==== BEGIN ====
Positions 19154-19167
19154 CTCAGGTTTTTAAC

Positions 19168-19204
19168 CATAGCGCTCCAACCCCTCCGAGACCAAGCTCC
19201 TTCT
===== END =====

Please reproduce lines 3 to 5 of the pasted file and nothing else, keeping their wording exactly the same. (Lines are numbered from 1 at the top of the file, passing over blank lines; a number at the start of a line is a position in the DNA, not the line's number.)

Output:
Positions 19168-19204
19168 CATAGCGCTCCAACCCCTCCGAGACCAAGCTCC
19201 TTCT